Anyone who has Bitcoin and controls the private key to their Bitcoin are automatically entitled to the same number of new coins on the fork. When SegWit2X was cancelled, the price of Bitcoin dropped a little because traders would no longer gain access to the valuable SegWit2X coins after the fork.
Traders will bid up the price of Bitcoin to the amount they expect the new fork coin to be worth. For example, if Bitcoin is worth $15,000 and they expect the SegWit2X coins to be worth $1,000 then they will bid up the price of Bitcoin to approximately $16,000.
After the fork
After the fork, the price of Bitcoin should deflate back to $15,000. Forks also push up interest rates on lending markets such as Poloniex and Bitfinex, she explains. If traders believe the exchange will credit them with the new forked coins, they will borrow more Bitcoin on the lending market in order to gain access to more of the forked coins. Interest rates will drop immediately after the fork is complete.
Michel Rauchs says that it is important not to overinflate the importance of forking. The majority of users do not hear about forks and so adhere to the one true Bitcoin, using language more often seen in an ecclesiastical context.
Which reflects the apparent elevation of cryptocurrency into a new religion, complete with its Bitcoin Jesus (Roger Ver) and Bitcoin Judas (Roger Ver). Ver, a Bitcoin-related start-up investor, earned the former nickname for his unswerving devotion to (the one true). He earned the latter for then switching his faith to Bitcoin Cash.
A scientist's perspective
The vast bulk of the interest displayed in cryptocurrencies is driven by financial motives. Michel Rauchs, however follows the subject from the perspective of a scientist rather than that of a financier. He openly wonders why more social scientists and anthropologists do not do likewise.
“It is a fascinating socio-economic experiment that we are witnessing in cryptocurrency,” he says, agreeing with the suggestion that the whole field is based on economics through the looking glass. “But like all experiments, it could end up blowing up in our face.”
Mark Mobius says
This observation serves as a neat transition back to the world of traditional investment, represented here by Mark Mobius, renowned emerging market investment specialist at Franklin Templeton. His comments indicate that he is as dubious about cryptocurrency as anyone of his vintage.
“I agree with whoever said that Bitcoin is making tulips look bad,” he says. “Mr Ponzi should be very jealous. I think we are in a millennial era where the internet encompasses life for so many people that it’s not surprising that the internet should conjure up a synthetic money.
“So many questions! Who is Mr Nakamoto [the supposed creator of Bitcoin]? What is this amazing algorithm? The way it’s touted it seems that there is a guarantee to make money if you buy since: (1) there are supposedly a finite number of Bitcoins that can be produced and (2) as more are produced the algorithm makes it more difficult to “mine” so each new Bitcoin is more expensive. It’s going to be fun to see how this all turns out.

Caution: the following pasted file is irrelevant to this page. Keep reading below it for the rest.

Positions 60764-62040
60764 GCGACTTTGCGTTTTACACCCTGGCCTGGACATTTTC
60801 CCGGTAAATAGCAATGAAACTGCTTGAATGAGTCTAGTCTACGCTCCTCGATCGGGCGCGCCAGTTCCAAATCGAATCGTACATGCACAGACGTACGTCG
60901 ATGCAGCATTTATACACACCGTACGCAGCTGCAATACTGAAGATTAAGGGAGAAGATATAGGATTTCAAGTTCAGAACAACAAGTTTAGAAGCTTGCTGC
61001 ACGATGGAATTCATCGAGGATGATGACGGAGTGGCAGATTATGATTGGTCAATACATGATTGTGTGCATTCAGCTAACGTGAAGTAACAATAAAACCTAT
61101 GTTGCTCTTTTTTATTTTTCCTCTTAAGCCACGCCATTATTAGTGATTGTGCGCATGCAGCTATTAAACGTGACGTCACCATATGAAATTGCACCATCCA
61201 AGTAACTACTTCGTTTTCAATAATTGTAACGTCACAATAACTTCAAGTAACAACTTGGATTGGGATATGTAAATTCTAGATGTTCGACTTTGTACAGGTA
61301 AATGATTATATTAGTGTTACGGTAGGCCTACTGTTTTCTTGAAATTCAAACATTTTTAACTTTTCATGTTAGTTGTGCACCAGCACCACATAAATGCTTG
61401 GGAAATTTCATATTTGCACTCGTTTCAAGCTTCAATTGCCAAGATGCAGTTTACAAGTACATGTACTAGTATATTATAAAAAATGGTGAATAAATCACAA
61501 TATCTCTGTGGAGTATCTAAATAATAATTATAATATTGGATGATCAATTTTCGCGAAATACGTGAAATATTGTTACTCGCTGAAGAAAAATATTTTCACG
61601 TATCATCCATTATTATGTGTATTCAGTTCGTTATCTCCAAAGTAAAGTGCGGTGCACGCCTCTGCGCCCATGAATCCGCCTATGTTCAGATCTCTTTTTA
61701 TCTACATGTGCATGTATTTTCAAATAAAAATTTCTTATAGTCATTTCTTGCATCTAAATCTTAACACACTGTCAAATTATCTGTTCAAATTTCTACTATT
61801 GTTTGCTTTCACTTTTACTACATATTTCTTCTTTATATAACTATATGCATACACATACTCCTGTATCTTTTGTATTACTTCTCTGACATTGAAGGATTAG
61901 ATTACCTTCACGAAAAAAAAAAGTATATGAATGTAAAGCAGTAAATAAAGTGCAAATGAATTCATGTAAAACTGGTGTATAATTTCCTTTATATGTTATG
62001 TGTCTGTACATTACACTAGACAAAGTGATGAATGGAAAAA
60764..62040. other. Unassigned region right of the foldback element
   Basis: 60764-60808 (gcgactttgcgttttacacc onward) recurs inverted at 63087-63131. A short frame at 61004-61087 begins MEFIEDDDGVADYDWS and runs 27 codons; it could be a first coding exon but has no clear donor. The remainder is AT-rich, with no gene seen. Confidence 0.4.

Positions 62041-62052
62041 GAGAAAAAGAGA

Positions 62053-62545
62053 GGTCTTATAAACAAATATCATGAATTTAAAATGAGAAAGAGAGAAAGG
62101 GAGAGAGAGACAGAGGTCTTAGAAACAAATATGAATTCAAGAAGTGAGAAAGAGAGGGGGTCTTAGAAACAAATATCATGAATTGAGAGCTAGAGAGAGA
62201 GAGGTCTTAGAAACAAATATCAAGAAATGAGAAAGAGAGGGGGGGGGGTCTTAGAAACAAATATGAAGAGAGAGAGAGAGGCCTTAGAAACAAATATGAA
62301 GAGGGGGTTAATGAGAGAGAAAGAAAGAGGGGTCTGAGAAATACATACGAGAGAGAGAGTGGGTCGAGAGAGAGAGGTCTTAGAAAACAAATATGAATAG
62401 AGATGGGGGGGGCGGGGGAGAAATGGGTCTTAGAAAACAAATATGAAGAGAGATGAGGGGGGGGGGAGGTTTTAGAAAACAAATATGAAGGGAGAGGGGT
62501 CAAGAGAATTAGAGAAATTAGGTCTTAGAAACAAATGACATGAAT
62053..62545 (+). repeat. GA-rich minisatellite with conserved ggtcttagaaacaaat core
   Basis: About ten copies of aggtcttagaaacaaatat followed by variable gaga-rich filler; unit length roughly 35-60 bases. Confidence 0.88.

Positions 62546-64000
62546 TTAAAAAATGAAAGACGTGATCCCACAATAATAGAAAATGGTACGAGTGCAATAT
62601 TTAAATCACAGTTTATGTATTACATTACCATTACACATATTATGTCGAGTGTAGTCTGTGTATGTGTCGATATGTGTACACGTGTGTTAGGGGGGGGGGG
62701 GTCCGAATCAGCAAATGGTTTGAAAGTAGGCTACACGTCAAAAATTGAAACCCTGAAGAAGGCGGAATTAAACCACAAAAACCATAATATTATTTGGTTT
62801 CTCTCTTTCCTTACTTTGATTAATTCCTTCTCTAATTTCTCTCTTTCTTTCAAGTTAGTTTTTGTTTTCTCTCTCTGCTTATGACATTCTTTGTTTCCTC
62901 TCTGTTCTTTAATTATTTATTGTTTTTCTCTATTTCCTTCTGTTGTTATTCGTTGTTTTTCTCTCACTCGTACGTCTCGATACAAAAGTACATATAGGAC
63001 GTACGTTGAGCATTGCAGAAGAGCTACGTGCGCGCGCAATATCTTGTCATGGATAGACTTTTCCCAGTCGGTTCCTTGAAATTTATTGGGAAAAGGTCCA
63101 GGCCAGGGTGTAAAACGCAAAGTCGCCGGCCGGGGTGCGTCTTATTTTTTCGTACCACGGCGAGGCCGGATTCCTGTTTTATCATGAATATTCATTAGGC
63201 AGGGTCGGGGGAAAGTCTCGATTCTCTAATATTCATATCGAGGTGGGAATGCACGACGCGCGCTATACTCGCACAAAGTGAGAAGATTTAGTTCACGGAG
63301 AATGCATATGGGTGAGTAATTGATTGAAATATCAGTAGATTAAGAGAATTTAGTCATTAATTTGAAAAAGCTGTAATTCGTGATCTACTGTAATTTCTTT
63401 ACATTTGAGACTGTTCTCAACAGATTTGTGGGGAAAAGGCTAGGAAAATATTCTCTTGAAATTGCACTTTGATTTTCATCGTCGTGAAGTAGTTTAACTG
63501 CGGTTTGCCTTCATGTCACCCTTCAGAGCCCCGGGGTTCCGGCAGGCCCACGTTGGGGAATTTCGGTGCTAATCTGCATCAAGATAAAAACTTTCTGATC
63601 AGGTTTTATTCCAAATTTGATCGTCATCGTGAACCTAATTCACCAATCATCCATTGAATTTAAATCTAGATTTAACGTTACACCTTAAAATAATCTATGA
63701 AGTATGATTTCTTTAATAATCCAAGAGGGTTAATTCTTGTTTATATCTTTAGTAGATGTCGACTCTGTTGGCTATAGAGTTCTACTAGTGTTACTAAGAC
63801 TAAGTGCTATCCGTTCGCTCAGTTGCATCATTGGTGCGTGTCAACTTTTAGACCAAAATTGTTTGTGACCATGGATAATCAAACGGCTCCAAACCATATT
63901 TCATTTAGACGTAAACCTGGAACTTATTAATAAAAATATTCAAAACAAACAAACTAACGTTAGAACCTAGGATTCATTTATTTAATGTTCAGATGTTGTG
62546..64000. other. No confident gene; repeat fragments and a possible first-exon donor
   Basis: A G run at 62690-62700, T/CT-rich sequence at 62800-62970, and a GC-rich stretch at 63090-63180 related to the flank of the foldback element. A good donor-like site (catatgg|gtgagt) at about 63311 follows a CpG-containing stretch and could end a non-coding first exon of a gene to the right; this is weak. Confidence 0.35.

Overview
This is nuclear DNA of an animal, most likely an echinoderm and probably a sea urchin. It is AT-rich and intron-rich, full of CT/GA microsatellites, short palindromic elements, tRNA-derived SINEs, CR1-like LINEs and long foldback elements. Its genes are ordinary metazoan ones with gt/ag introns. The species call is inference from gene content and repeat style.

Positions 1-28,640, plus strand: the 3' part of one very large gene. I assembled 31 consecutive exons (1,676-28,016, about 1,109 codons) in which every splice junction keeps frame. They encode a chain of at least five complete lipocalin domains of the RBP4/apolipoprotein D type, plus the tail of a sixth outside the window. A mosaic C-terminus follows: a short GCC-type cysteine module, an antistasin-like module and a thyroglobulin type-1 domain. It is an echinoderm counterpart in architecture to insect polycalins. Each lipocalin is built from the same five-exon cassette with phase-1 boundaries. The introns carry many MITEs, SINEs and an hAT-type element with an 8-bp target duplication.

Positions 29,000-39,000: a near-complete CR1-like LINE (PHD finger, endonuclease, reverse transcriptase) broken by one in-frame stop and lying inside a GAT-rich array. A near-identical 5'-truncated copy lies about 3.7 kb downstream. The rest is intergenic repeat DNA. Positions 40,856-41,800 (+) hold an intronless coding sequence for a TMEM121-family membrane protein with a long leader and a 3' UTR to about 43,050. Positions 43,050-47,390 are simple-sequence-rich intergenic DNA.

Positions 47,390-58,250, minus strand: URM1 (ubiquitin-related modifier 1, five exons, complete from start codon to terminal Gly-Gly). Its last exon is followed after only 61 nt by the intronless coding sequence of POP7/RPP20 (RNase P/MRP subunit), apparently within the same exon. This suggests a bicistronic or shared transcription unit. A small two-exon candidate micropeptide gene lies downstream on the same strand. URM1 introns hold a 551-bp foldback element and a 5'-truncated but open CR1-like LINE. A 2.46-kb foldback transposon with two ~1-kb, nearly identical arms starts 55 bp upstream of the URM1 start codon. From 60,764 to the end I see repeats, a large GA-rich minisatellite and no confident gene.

“The bottom line on Blockchain is that if everyone knows a transaction takes place and all transactions are stored in each member’s block, what’s preventing a hacker from entering the Blockchain and entering illicit transactions, stealing data and generally messing up the entire chain?”
Here endeth the lesson
We end this lesson by switching back to cryptocurrency, and taking a look at a simple extract from the Bitcoin Gold frequently asked questions document. The aim is to remind investors of the central importance of investing only in assets that they can, hand on heart, say they understand.
Q: Is Bitcoin Gold a competitor of Bitcoin?
A: No. Bitcoin Cash were B2X are hostile forks that use the same PoW algorithm as Bitcoin – SHA256 – which results in a permanent state of conflict over a finite amount of ASIC mining hardware that is required for solving SHA256 proof-of-work.
Bitcoin Gold, on the other hand, uses the Equihash PoW algorithm, which cannot be solved using ASICs that have been designed for Bitcoin. This ensures that Bitcoin Gold is not in competition with Bitcoin over limited resources.
Instead, Bitcoin Gold has an entirely different mining infrastructure, consisting of general purpose computer hardware (GPUs).
Lost in translation?
This writer finds this incomprehensible, but thinks it might translate roughly as the emperor is wearing the finest suit of clothes available, if only you could see them. The sheer absurdity of cryptocurrencies is epitomised by the recent fashion for people to use non-existent currency to buy non-existent cats.
FFS, one might say in reaction. This is pretty much what my friends and I did when playing at shops in our council housing estate in the mid-1960s in Airdrie, central Scotland, exchanging pretend cash for pretend goods. We were seven or eight years old at the time.
If only one of us had thought to monetise our playtime. “This time in 50 years, Brian, we'll be virtual billionaires,” I don't quite recall anyone saying...